Two-wire sensor transmitters are used to transmit physical parameters from the field back to an analog input module for processing and control. Examples include pressure, position, temperature, level, strain, loading, flow, composition/ contamination. As the name suggests, this transmitter type features only two wires. Hence, the sensor receives power from the same two wires on which it communicates the 4-20 mA signal, defining one of the primary design requirements for two-wire 4-20 mA transmitters. The sensor, sensor-conditioning circuitry, and 4-20 mA transmitting circuitry must consume less than 4 mA of operating current, or the transmitter cannot output the 4 mA zero-scale level .
Note that the VLOOP GND is not one of two connections provided to the 2-wire sensor transmitter. Therefore, the transmitter must create a local ground (GND), or 2-wire GND. This 2-wire GND must float up and down relative to the VLOOP GND as the transmitter output current changes the voltage at the receiver return (RTN) connection . Isolation is required if the sensor can be electrically connected to a voltage potential relative to the VLOOP GND. This situation is common with thermocouple sensor transmitters because the thermocouple is often both thermally and electrically shorted to the material of which it is measuring temperature.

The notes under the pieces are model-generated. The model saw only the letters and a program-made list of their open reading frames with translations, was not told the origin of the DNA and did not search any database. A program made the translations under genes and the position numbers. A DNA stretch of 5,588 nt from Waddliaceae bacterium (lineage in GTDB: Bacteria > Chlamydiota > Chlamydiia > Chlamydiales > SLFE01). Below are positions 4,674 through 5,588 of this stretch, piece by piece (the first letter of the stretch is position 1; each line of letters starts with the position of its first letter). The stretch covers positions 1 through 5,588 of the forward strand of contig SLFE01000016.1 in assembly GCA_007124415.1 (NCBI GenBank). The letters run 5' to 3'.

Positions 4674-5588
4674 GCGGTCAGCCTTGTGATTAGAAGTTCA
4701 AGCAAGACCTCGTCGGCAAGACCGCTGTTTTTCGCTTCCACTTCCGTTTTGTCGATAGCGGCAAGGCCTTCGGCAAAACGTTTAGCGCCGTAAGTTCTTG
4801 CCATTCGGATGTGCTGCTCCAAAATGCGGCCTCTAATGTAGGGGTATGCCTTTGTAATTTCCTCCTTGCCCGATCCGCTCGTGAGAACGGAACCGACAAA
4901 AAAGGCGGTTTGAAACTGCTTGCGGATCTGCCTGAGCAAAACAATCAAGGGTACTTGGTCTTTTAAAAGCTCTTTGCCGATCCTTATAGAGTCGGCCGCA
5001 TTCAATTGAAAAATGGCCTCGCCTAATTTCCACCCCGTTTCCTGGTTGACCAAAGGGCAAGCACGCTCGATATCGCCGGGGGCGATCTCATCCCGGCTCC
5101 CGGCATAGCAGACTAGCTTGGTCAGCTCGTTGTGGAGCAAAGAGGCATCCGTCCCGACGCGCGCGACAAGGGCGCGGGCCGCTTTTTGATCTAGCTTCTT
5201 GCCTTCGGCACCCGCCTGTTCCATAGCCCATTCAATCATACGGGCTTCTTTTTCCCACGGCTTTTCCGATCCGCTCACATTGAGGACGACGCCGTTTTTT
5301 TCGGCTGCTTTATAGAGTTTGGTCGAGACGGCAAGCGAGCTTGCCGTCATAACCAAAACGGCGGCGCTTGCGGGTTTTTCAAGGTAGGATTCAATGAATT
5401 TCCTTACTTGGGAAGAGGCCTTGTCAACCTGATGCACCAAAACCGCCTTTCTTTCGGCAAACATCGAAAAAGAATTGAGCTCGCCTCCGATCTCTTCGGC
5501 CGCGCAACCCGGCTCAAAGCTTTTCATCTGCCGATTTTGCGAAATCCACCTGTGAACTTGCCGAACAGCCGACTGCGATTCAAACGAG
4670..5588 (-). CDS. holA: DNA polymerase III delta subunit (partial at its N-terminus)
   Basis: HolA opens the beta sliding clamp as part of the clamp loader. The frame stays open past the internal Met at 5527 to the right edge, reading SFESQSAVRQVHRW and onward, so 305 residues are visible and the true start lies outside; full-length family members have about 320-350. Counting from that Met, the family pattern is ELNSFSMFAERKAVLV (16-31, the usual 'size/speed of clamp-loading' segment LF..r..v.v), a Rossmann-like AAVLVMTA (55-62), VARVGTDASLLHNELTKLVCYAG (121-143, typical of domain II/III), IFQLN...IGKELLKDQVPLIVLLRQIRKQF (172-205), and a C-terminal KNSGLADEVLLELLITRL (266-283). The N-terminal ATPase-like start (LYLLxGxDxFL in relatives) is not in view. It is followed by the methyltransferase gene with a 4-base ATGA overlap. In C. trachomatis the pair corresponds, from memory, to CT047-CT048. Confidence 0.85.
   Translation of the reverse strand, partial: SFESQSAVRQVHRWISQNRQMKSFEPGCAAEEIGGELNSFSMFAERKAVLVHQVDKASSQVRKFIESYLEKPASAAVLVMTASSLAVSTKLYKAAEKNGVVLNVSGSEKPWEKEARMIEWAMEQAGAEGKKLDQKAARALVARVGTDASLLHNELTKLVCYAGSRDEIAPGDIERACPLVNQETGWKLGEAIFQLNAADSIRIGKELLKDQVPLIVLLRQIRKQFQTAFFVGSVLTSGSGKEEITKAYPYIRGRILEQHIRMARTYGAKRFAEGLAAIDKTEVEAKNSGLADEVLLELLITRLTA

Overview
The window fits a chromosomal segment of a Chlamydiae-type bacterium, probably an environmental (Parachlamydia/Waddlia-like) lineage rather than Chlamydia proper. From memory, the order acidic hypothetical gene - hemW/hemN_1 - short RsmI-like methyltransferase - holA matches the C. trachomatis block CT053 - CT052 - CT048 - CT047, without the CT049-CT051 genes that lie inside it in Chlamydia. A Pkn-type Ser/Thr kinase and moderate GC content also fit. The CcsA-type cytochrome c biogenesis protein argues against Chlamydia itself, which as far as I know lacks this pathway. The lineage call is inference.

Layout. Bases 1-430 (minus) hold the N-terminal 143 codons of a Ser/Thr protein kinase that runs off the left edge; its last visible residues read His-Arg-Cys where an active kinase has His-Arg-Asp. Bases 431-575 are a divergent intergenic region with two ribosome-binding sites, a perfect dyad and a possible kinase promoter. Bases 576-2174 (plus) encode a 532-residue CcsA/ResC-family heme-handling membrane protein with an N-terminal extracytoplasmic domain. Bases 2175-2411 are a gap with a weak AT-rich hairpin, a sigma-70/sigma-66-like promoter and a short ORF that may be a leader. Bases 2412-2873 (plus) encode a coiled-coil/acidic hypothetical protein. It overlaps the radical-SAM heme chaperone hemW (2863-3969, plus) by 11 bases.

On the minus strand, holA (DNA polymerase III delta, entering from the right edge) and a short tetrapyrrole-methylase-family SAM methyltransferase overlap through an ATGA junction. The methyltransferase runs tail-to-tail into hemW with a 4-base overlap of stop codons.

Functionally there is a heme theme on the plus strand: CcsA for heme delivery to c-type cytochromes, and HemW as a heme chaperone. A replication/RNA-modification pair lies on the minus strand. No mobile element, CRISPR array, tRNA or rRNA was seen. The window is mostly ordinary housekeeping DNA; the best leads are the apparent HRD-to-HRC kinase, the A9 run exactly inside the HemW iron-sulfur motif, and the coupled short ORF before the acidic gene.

There is only one possible isolation topology for 2-wire transmitters: the input isolated 2-wire transmitter (Figure 2 ). Input isolated 2-wire transmitters generate a local isolated supply from the loop supply which powers the sensor, sensor conditioning circuitry, and isolated communication method. Digital isolation of pulse-width modulated (PWM), one-wire or serial peripheral interface (SPI) signals is the most common method to transmit data across the isolation barrier to the transmitter output stage.
Simplified input isolated two-wire 4-20 ma sensor transmitter